When the Indonesian government banned the export of unprocessed rattan, a type of palm tree used to make traditional woven furniture, it hoped to boost the domestic manufacturing industry, creating jobs for the neediest.
But the policy, implemented in January, has backfired, say rattan traders. Much has gone unsold and prices have fallen, hitting poor farmers.
With domestic consumption equivalent to under 20 per cent of production, “what are we going to do with the rest?” asks Lisman Sumardjani, secretary-general of the Indonesian Rattan Businessmen’s Association.
The rattan traders are not the only businesses complaining. From limits on the foreign ownership of mines and banks to export bans on raw commodities and food import restrictions, new protectionist measures have dealt a blow to Indonesia’s reputation as one of the world’s most enticing emerging markets.
“While ineffective government policy could be previously ignored, recent policy initiatives could deter investment and curb GDP [gross domestic product] growth prospects,” argued Anthony Nafte, an economist at the brokerage CLSA, in a note to investors. Nafte has cut his growth forecast for 2013 to 6.4 per cent from 7 per cent to take account of these regulatory issues.
Indonesia’s wealth of natural resources and strong domestic consumption in a nation of 240m people have driven average GDP growth of nearly 6 per cent annually over the past five years. International investors have followed, with foreign direct investment hitting a record 51,5000bn rupiah ($5.5bn) in the first quarter of this year.
Indonesia obtained investment grade credit ratings from Fitch and Moody’s in December and January respectively, helping it gain access to cheaper international loans and cementing its status as a hot investment destination.
But Standard & Poor’s, the third major credit rating agency, stopped short of such an upgrade in April because of “policy slippages,” providing a reality check for investors and officials amid all the hype.
International fund managers have begun pulling money out of the stock and debt markets, moving from a 6 per cent overweight position in May to an underweight position of 8 per cent in June, according to Bank of America Merrill Lynch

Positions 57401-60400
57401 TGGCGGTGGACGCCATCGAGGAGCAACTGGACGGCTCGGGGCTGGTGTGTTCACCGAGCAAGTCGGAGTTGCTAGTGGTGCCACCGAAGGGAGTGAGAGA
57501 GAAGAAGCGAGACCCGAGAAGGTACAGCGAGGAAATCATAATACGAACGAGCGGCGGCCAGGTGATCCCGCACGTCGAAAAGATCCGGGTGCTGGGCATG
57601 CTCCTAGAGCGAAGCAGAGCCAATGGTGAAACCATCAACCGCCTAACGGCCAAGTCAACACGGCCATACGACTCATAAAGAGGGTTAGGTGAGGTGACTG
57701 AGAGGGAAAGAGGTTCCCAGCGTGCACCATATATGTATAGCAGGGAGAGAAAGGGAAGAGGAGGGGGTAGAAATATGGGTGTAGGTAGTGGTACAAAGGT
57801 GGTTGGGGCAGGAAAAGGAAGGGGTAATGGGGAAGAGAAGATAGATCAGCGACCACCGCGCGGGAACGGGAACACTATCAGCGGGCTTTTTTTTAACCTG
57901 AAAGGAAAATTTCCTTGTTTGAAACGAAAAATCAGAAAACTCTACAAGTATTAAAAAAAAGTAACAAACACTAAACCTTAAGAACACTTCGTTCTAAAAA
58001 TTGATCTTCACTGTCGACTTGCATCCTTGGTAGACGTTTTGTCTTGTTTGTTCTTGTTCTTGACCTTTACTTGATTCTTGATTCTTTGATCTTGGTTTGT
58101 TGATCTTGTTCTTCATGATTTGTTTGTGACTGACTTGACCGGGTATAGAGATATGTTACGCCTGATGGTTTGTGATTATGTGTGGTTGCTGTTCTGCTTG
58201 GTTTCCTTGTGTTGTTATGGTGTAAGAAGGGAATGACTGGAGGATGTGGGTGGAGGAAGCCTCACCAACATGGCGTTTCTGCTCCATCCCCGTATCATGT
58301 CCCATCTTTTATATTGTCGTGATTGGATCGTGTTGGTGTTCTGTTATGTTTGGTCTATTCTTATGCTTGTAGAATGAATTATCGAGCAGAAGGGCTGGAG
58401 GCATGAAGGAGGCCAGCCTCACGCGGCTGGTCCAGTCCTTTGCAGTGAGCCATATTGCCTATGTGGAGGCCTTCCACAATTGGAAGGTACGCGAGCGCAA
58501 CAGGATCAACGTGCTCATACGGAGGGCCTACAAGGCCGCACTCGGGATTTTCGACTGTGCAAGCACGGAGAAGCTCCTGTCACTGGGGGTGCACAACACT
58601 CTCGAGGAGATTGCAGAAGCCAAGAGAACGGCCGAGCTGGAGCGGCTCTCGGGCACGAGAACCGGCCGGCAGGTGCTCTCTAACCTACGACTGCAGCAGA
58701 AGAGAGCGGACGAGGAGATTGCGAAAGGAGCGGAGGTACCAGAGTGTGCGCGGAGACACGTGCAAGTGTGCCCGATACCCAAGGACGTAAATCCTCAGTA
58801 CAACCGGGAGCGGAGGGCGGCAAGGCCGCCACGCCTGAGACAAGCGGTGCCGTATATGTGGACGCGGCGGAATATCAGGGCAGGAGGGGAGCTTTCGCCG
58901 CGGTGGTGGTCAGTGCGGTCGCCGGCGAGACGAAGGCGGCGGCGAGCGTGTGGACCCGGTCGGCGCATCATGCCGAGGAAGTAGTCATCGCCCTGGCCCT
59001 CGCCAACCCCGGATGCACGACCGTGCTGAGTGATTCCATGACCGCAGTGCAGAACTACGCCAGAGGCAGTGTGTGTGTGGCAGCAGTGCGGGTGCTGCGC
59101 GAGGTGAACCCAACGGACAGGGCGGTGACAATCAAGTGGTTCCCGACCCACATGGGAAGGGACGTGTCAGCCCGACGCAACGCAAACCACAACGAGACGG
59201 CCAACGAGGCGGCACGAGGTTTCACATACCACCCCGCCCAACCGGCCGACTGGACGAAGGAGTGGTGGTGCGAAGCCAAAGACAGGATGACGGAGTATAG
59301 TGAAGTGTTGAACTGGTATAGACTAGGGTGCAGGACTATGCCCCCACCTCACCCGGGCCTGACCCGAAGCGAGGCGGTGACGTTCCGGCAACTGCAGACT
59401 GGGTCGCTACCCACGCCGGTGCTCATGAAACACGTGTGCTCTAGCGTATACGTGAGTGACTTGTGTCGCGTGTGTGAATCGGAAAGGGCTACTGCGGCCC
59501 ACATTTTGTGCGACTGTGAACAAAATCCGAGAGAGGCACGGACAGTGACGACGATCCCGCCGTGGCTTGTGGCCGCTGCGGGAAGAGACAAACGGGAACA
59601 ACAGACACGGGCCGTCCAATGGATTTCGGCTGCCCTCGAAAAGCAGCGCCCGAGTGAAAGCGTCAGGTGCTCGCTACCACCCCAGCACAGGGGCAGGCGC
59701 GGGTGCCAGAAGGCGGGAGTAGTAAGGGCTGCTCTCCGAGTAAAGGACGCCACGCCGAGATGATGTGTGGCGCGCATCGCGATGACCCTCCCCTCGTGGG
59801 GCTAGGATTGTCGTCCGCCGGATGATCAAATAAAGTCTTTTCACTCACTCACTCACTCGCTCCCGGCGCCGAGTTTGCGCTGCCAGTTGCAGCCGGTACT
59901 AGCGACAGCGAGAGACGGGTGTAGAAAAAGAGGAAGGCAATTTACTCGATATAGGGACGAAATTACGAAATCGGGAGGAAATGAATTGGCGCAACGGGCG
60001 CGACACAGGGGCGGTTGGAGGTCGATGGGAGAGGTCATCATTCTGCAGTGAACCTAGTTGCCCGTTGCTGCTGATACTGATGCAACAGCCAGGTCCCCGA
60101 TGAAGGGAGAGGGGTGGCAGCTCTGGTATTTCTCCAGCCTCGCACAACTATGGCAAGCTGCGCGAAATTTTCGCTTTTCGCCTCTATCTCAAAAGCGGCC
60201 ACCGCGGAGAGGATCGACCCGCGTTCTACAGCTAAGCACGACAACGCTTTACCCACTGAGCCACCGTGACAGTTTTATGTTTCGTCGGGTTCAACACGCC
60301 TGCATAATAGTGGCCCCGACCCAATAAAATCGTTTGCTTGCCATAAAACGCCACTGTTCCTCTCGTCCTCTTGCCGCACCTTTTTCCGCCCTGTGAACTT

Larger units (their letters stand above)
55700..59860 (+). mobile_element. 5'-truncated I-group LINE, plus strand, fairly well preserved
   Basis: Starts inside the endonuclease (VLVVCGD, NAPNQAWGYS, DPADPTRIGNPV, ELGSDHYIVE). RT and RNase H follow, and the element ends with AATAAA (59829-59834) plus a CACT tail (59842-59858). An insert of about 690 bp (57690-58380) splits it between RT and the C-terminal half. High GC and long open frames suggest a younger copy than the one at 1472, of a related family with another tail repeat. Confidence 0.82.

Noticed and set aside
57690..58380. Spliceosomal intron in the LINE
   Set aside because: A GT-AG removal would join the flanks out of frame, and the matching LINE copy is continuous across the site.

Some foreign companies have put new investments on hold, adding to the downward pressure on the rupiah, one of Asia’s worst-performing currencies this year. Indonesia’s foreign exchange reserves fell to $111.5bn at the end of May from $116.4bn at the end of April, as capital flowed out of the country.
On Tuesday, the central bank held its benchmark interest rate at a historic low of 5.75 per cent, balancing the need to support growth given the deteriorating global outlook against a desire to stem the fall in the currency.
Sarinee Sernsukskul, who manages JPMorgan’s Indonesia fund from Singapore, says the country is entering a “transition phase” when the government tries to carry out new regulations after a decade of rapid, less controlled growth. “There are more stringent policies coming through,” and investors can no longer hope to make easy profits by simply buying into the story of strong domestic consumption and resource exploitation, she says.
New limits on the foreign ownership of mines have effectively closed the sector to new international investment, says Kevin O’Rourke, a political analyst in Jakarta. Uncertainty over similar proposals to curb foreign ownership of banks has called into question the $7bn takeover of Indonesia’s Bank Danamom by Singapore’s DBS.
Satria Hamid, a representative of the Indonesian retailers’ association, warns that new restrictions on the import of fruit and vegetables could force consumer food prices up 20 per cent and damage a fast-growing retail industry.
The catalyst for all these measures appears to be a competition for power, position and resources before the presidential election in 2014, when the incumbent, Susilo Bambang Yudhoyono, will step down.
Chatib Basri, an economist and government adviser, thinks that officials have become complacent. “The good times make for bad policy here,” he says. “The economy has been upgraded due to the commodity boom and now people say why should we give all this stuff to foreigners?”
Gita Wirjawan, the trade minister and a former investment banker, accepts that some policies appear protectionist but says the government is simply trying to deepen the economy and create jobs.
“We have not been inconsistent in terms of our efforts to climb up the value chain,” he says. “But the way some people may have gone about doing it and trying to explain it may have become lost in translation.”